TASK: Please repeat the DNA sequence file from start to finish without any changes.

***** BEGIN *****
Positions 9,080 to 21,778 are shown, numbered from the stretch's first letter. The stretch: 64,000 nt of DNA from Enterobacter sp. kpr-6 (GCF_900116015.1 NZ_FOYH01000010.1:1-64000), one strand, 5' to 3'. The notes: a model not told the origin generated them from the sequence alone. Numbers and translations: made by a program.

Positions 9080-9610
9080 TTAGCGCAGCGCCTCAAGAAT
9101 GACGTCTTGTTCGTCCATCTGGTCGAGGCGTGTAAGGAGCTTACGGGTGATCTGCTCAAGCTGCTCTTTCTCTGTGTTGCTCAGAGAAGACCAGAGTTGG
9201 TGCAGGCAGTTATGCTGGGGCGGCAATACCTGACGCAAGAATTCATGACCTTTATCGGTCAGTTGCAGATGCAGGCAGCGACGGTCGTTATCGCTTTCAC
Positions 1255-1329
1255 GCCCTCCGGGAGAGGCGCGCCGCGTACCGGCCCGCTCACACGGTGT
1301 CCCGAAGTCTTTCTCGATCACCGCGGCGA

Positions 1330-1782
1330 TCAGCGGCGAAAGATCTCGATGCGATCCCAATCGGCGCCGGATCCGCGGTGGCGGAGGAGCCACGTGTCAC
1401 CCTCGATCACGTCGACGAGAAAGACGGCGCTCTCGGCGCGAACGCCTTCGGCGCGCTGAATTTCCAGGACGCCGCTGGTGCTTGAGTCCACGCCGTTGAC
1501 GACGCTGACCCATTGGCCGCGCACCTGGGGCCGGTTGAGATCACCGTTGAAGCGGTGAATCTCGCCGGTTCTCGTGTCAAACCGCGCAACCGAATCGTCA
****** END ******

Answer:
Positions 9,080 to 21,778 are shown, numbered from the stretch's first letter. The stretch: 64,000 nt of DNA from Enterobacter sp. kpr-6 (GCF_900116015.1 NZ_FOYH01000010.1:1-64000), one strand, 5' to 3'. The notes: a model not told the origin generated them from the sequence alone. Numbers and translations: made by a program.

Positions 9080-9610
9080 TTAGCGCAGCGCCTCAAGAAT
9101 GACGTCTTGTTCGTCCATCTGGTCGAGGCGTGTAAGGAGCTTACGGGTGATCTGCTCAAGCTGCTCTTTCTCTGTGTTGCTCAGAGAAGACCAGAGTTGG
9201 TGCAGGCAGTTATGCTGGGGCGGCAATACCTGACGCAAGAATTCATGACCTTTATCGGTCAGTTGCAGATGCAGGCAGCGACGGTCGTTATCGCTTTCAC
Positions 1255-1329
1255 GCCCTCCGGGAGAGGCGCGCCGCGTACCGGCCCGCTCACACGGTGT
1301 CCCGAAGTCTTTCTCGATCACCGCGGCGA

Positions 1330-1782
1330 TCAGCGGCGAAAGATCTCGATGCGATCCCAATCGGCGCCGGATCCGCGGTGGCGGAGGAGCCACGTGTCAC
1401 CCTCGATCACGTCGACGAGAAAGACGGCGCTCTCGGCGCGAACGCCTTCGGCGCGCTGAATTTCCAGGACGCCGCTGGTGCTTGAGTCCACGCCGTTGAC
1501 GACGCTGACCCATTGGCCGCGCACCTGGGGCCGGTTGAGATCACCGTTGAAGCGGTGAATCTCGCCGGTTCTCGTGTCAAACCGCGCAACCGAATCGTCA